Here, because all of the individuals whom Favors alleges directly violated his rights were employed by the MSOP or the DOC, and because Defendant OHFC is not a division of the Minnesota Department of Human Services, which administers the MSOP, or the DOC, Defendant OHFC had no supervisory authority over the individuals whom Favors alleges directly violated his rights. In addition, pursuant to Eighth Circuit caselaw, Defendant OHFC had no duty to intervene on the basis of Favors' complaints. Accordingly, all of Plaintiff's section 1983 claims against Defendant OHFC would fail as a matter of law.

Based on all of the foregoing, the Court recommends GRANTING Defendant OHFC's Motion to Dismiss, [Docket No. 246], to the extent the motion pertains to Favors' federal claims against Defendant OHFC.

In addition, the undersigned notes that, in a previous Memorandum Opinion & Order, [Docket No. 220], the Court, upon dismissing the federal claims against the previously dismissed Defendants, declined to exercise supplemental jurisdiction over Favors' state law claims against those Defendants. (Id. at 36). The undersigned concludes that the same result is appropriate here. Accordingly, the undersigned recommends that the Court decline to exercise supplemental jurisdiction over Favors' state law claims against Defendant OHFC.

3. Dismissal with Prejudice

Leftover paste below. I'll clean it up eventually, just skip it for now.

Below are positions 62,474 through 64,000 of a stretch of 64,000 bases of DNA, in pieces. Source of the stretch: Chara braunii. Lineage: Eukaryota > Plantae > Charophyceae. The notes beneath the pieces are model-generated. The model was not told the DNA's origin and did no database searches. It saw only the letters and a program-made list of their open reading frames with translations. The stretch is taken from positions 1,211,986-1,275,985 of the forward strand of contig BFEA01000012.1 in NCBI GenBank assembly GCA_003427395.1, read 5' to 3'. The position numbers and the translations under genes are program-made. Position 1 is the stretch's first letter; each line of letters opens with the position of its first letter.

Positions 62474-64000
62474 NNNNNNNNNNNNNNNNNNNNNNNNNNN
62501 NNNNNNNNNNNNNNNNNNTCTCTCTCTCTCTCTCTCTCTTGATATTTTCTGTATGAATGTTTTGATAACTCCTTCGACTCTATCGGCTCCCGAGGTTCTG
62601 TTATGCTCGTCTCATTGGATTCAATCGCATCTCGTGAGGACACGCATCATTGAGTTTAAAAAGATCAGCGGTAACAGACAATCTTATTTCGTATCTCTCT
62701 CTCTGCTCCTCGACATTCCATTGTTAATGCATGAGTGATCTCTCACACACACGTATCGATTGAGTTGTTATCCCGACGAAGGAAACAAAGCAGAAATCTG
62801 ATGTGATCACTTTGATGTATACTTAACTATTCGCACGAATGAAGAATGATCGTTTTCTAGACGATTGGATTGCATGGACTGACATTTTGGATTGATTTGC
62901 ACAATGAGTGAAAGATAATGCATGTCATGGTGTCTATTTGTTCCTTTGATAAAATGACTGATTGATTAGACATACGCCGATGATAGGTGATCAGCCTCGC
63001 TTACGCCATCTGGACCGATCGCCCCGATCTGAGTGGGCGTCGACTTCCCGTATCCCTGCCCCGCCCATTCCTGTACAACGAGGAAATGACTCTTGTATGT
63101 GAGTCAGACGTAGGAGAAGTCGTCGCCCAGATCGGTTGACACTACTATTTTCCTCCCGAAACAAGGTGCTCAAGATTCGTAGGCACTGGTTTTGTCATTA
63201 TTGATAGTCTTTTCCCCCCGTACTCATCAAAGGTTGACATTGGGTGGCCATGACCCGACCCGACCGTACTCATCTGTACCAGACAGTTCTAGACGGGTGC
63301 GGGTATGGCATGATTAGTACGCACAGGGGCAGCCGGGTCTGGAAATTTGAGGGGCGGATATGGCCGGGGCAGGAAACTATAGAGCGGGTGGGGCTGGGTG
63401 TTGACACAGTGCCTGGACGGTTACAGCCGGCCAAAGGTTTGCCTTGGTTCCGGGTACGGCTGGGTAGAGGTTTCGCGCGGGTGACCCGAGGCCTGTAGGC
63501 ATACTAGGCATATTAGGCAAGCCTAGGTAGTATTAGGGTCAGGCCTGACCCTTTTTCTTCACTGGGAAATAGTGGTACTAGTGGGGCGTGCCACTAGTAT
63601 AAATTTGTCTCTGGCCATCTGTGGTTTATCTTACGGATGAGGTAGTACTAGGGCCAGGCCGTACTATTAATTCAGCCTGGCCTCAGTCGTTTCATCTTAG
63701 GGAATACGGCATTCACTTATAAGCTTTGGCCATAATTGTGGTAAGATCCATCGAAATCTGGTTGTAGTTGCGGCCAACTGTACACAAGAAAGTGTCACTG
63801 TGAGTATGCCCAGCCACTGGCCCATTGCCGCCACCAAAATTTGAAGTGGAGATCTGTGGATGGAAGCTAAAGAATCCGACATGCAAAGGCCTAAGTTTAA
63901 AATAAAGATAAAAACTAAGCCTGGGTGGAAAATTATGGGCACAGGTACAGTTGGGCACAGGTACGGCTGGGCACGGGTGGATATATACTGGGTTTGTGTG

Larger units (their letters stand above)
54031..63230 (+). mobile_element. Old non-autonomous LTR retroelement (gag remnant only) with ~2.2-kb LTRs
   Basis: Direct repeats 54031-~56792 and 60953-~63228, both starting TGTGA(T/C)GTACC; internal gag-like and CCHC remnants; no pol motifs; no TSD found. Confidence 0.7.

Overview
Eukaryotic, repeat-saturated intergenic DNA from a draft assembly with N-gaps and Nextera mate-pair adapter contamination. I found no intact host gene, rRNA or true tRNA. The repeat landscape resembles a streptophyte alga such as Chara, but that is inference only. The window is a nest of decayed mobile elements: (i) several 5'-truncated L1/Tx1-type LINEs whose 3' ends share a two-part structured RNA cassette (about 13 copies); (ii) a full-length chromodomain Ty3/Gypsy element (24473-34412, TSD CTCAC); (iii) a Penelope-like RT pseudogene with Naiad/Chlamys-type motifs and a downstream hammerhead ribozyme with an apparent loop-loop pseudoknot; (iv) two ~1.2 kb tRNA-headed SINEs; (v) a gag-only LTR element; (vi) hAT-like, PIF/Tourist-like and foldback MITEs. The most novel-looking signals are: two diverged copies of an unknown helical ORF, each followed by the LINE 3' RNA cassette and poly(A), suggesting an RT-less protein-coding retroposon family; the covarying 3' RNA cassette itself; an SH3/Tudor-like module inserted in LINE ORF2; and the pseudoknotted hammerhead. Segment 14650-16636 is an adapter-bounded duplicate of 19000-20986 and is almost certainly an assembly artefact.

With regard to Defendant OHFC's motion, only one issue remains, whether to recommend dismissal of Favors' claims with or without prejudice. Because all of Plaintiff's claims against Defendant OHFC are barred by Eleventh Amendment immunity and fail as a matter of law at the outset, the claims should be DISMISSED with prejudice. See Davis v. S. Dakota Dep't of Corr., No. CIV. 05-4016, 2005 WL 1593050, at *1 (D.S.D. June 30, 2005) ("Defects which cannot be cured by amendment are recommended for dismissal with prejudice because as a matter of law plaintiff's allegations fail to state a claim upon which relief can be granted against those defendants and because the defect cannot be cured by amendment.").

III. DOC DEFENDANTS' MOTION FOR SUMMARY JUDGMENT, [Docket No. 239]

The DOC Defendants move the Court for an Order granting them summary judgment on Favors' claims against them, arguing that Favors' claims are barred by the Eleventh Amendment; that Favors' claims based on unlawful incarceration are barred by the Heck doctrine; that Favors has failed to submit sufficient evidence to support his claims against any of the DOC Defendants; and, in any event, that the DOC Defendants are entitled to immunity for their challenged actions.

A. Standard of Review

Summary judgment is appropriate when the evidence demonstrates that there is no genuine issue of material fact such that the moving party is entitled to judgment as a matter of law. Fed. R. Civ. P. 56(a); Tusing v. Des Moines Indep. Cmty. Sch. Dist., 639 F.3d 507, 514 (8th Cir. 2011). A disputed fact is "material" if it might affect the outcome of the case, and a factual dispute is "genuine" if the evidence is such that a reasonable jury could return a verdict for the non-moving party. Anderson v. Liberty Lobby, Inc., 477 U.S. 242, 248 (1986).